Buyer Behaviour & Market Research Portfolio


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Buyer Behaviour & Market Research Portfolio

  1. 1. BuyerBehaviour &Market ResearchPortfolioName: Charlotte Louise SmithCode: MKT2013MTutor: Alison CheesemanUnit Coordinator: Renate SmithHand in Date: 14/05/2010 1
  2. 2. Contents PagePreface…………………………………………………………………………………………………….4Consumers Choice Cognition & Affection;Introduction (wheel of consumer analysis)……………………………………………...5-7Marketing Strategy and Consumer Research……………………………………….....8-14–personal introspectionConsumer Analysis ………………………………………………………………………………....15-20-Market Research ProcessInfluences on Behaviour………………………………………………………………………....21-24-Schemas and ScriptsProduct Knowledge & Involvement………………………………………………………....25-33-Means End Chain theory, MECCAProduct Knowledge & Involvement continued……………………………………......34-42-Laddering interviewsConsumer Cognition Processes in Decision making……………………………...…43-46-exposure to informationAttitudes & Intentions………………………………………………………………………….....47-57-Multi Attribute ModelOvert Behaviour………………………………………………………………………………........58-63-ConditioningVicarious Learning………………………………………………………………………………....64-68Consumers & Motivation, Categorising PeopleMotivation…………………………………………………………………………………………......69-75-VALS 2
  3. 3. Market Research processes…………………………………………………………………....76-85-SurveysConsumers and their contextsIn store Behaviour……………………………………………………………………………….....86-92-Observation techniquesIn-store stimuliCustomer Satisfaction & loyalty……………………………………………………………...93-99-Critical Incident TechniqueCritical evaluation of research methods……………………………………………….…100-103Conclusion……………………………………………………………………………………………...104Bibliography…………………………………………………………………………………………...105-106 3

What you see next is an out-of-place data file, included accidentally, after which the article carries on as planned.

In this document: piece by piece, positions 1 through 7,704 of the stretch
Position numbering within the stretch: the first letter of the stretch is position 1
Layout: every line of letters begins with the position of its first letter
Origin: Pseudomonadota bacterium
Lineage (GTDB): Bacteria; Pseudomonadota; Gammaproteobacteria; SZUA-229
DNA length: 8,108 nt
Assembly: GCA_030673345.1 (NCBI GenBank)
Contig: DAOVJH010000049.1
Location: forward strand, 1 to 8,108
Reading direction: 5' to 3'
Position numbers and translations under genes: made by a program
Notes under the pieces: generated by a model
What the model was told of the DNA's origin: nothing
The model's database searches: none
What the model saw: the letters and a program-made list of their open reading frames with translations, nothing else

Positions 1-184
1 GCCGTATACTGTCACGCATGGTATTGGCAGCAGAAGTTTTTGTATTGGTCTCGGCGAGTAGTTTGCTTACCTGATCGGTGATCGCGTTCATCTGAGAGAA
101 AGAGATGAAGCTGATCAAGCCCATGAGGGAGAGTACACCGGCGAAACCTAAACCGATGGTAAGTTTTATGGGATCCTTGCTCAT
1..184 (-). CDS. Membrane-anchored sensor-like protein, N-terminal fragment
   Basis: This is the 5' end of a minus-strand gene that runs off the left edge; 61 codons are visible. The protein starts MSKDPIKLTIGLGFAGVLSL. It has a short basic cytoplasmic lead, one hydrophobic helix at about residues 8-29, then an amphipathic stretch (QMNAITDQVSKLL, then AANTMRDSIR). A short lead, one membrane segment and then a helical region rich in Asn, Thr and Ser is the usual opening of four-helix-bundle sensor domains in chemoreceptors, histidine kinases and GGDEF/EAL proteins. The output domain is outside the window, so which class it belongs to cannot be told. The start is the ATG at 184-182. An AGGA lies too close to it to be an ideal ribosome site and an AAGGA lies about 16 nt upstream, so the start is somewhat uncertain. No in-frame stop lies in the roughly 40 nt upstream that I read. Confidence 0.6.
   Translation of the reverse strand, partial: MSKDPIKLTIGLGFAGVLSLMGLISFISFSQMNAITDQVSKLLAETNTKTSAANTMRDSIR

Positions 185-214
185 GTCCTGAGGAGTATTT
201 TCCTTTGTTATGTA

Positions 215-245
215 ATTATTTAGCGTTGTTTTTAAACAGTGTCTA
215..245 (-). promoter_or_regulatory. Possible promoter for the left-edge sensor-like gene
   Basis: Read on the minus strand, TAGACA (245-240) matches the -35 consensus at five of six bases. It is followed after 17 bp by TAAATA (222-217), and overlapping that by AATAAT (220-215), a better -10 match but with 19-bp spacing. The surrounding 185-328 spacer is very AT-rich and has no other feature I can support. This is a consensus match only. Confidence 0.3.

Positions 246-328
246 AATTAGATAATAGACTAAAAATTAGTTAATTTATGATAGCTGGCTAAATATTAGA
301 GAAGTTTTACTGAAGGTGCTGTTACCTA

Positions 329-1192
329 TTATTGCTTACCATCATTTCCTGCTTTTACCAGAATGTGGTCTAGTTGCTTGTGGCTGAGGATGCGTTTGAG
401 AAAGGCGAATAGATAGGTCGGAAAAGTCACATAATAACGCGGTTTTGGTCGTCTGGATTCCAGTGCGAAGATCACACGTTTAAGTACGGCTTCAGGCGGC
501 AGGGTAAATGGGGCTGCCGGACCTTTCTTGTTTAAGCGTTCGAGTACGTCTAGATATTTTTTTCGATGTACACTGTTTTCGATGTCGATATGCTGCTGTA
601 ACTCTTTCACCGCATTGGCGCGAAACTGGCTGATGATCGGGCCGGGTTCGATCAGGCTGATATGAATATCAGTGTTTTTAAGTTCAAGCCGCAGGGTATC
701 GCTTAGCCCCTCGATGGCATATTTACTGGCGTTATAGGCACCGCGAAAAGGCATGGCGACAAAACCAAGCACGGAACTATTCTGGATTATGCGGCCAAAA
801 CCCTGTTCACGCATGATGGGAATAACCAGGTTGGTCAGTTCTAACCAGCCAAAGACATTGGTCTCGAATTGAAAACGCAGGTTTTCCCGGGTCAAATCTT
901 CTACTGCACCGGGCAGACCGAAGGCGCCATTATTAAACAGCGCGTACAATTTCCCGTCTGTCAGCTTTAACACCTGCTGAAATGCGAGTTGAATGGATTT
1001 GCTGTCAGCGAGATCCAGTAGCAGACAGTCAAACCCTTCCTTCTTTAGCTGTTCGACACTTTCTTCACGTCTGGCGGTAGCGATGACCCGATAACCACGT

4. 4. Preface“Consumers decision-making is a hideously complex and difficult subject. The range ofinfluences that may lead to almost any individual purchase is wide, and the ways in whichthey interact can be literally unpredictable: the same consumer, faced on two separate dayswith exactly the same choice, may well make a different decision.” (Roderick White 2007)1Consumer behaviour involves the thoughts, feelings and environmental influences thatpeople experience during the consumption process.Many different factors are involved when making even the simplest of purchase decisions.The mental processes that are involved are just as much emotional and rational (includinginfluences from family and friends etc) meaning consumers are very vulnerable to beinginfluenced, including by advertising.This portfolio will cover what consumer behaviour is, why it is important for marketers andexamine a variety of market research activities which explore the complexity of consumerbuying behaviour. These marketing research techniques, which will be critically analysedand applied, will uncover how an understanding of buyer behaviour can be utilised bymarketers to develop competitiveness.1 Roderick White, Admap issue 489 (December 2007) ‘decisions decisions…’ (library and learning resources, e-library, [Accessed on 27April 2010] 4